Not all of those seven counties still exist in any meaningful governmental sense – but they’re still there for ’ceremonial purposes’, whatever that means. And we now know, thanks to this poll, that – to the first approximation – nobody much likes any of them. The only one to make it into the top half of the ranking is West Yorkshire, which comes 12th (75 per cent approval); South Yorkshire (66 per cent) is next, at 27th. Both of those, it may be significant, have the name of a historic county in their name.

The ones without an ancient identity to fall back on are all clustered near the bottom. Tyne & Wear is 30th out of 47 (64 per cent), Greater London 38th (58 per cent), Merseyside 41st (55 per cent), Greater Manchester 42nd (53 per cent)... Not even half of people like the West Midlands (49 per cent, placing it 44th out of 47). Although it seems to suffer also from the fact that...

Everybody hates the Midlands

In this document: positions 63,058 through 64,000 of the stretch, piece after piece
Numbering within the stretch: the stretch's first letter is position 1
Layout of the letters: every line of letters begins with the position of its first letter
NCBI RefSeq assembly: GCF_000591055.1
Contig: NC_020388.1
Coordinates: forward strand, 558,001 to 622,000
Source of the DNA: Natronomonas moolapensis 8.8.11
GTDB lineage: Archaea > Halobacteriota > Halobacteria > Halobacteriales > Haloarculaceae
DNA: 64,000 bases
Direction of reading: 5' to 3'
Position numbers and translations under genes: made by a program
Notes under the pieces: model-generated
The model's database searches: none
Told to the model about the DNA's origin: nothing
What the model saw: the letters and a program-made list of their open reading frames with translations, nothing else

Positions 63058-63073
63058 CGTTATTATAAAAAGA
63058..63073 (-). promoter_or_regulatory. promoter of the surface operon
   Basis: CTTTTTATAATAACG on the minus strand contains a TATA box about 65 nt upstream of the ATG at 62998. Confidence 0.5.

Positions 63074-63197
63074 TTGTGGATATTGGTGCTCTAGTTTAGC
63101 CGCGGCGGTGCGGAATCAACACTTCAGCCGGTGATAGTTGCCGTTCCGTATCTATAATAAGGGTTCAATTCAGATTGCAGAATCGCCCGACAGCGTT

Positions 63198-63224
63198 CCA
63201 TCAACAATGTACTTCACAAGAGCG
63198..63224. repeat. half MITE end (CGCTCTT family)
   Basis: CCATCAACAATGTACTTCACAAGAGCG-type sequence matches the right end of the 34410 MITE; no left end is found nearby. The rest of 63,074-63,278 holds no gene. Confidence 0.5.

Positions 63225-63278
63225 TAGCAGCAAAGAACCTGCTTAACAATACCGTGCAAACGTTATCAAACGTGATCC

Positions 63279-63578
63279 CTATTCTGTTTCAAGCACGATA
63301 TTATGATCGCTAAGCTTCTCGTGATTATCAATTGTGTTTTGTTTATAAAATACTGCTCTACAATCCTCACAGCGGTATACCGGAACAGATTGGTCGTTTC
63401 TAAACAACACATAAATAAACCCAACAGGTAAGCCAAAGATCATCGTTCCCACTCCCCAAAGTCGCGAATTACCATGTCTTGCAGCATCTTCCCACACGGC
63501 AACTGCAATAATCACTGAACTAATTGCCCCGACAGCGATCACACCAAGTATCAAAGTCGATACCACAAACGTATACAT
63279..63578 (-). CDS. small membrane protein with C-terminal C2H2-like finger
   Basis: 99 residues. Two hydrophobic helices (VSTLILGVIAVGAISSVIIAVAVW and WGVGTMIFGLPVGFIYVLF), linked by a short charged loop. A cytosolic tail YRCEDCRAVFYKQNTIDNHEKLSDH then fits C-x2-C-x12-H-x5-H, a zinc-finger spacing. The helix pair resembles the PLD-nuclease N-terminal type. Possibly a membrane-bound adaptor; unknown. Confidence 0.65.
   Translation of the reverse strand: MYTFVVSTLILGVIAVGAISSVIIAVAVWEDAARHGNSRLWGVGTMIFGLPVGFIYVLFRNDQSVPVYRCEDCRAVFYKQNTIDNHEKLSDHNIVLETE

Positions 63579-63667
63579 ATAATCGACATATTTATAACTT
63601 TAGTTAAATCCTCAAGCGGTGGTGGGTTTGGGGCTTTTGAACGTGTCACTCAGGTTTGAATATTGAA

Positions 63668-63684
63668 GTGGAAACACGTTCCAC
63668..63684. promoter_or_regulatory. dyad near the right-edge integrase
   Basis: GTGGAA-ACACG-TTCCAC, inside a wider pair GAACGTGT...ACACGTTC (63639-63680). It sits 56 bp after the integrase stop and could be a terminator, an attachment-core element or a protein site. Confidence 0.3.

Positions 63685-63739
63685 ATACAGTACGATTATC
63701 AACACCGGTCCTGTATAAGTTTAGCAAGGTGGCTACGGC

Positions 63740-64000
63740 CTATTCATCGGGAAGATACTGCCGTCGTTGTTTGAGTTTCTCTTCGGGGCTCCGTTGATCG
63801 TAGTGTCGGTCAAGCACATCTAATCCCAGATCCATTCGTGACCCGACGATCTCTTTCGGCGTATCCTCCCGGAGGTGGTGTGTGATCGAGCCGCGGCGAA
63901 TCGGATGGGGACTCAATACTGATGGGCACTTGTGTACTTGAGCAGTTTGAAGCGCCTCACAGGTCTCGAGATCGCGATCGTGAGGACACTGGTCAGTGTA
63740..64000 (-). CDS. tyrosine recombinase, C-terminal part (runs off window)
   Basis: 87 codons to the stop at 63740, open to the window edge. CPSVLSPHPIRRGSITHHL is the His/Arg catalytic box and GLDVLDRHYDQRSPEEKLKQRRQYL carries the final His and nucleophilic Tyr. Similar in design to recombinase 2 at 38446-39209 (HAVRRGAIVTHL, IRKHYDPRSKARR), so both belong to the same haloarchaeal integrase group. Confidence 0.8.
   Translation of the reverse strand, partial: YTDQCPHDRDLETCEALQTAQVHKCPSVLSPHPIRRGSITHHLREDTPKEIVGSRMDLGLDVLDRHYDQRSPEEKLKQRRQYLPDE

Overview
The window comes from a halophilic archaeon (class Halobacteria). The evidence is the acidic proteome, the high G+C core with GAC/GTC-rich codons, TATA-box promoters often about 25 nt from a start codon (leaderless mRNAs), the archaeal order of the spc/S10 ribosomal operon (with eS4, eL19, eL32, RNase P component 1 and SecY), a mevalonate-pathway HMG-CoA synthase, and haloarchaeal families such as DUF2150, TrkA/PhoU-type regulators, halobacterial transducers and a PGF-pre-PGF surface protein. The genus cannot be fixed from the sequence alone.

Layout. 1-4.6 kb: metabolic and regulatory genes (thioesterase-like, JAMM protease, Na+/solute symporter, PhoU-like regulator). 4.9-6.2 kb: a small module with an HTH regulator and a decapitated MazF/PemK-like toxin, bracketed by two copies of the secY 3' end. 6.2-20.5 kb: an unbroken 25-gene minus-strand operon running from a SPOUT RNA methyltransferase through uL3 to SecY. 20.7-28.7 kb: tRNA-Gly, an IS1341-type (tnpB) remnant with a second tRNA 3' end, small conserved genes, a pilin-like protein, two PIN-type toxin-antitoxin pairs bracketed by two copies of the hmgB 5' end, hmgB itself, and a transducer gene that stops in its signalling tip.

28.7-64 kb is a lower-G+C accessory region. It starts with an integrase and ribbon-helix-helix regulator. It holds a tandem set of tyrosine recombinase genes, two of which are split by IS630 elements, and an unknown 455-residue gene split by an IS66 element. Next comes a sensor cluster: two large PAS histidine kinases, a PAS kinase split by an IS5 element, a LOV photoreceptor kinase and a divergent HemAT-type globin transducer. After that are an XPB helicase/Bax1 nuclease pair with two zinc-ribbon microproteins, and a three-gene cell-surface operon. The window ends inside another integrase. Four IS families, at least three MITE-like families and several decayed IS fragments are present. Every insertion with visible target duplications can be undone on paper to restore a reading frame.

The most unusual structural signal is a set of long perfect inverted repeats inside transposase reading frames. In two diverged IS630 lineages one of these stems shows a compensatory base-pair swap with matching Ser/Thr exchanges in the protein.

Honestly, look at that map:

 

Click to expand.

The three bottom rated counties, are all Midlands ones: Leicestershire, Northamptonshire and Bedfordshire – which, hilariously, with just 40 per cent approval, is a full seven points behind its nearest rival, the single biggest drop on the entire table.

What the hell did Bedfordshire ever do to you, England? Honestly, it makes Essex’s 50 per cent approval rate look pretty cheery.

While we’re talking about irrational differences:

There’s trouble brewing in Sussex

West Sussex ranks 21st, with a 71 per cent approval rating. But East Sussex is 29th, at just 65 per cent.

Honestly, what the fuck? Does the existence of Brighton piss people off that much?

Actually, we know it doesn’t because thanks to YouGov we have polling.

No, Brighton does not piss people off that much

Click to expand.

A respectable 18th out of 57, with a 74 per cent approval rating. I guess it could be dragged up by how much everyone loves Hove, but it doesn’t seem that likely.

London is surprisingly popular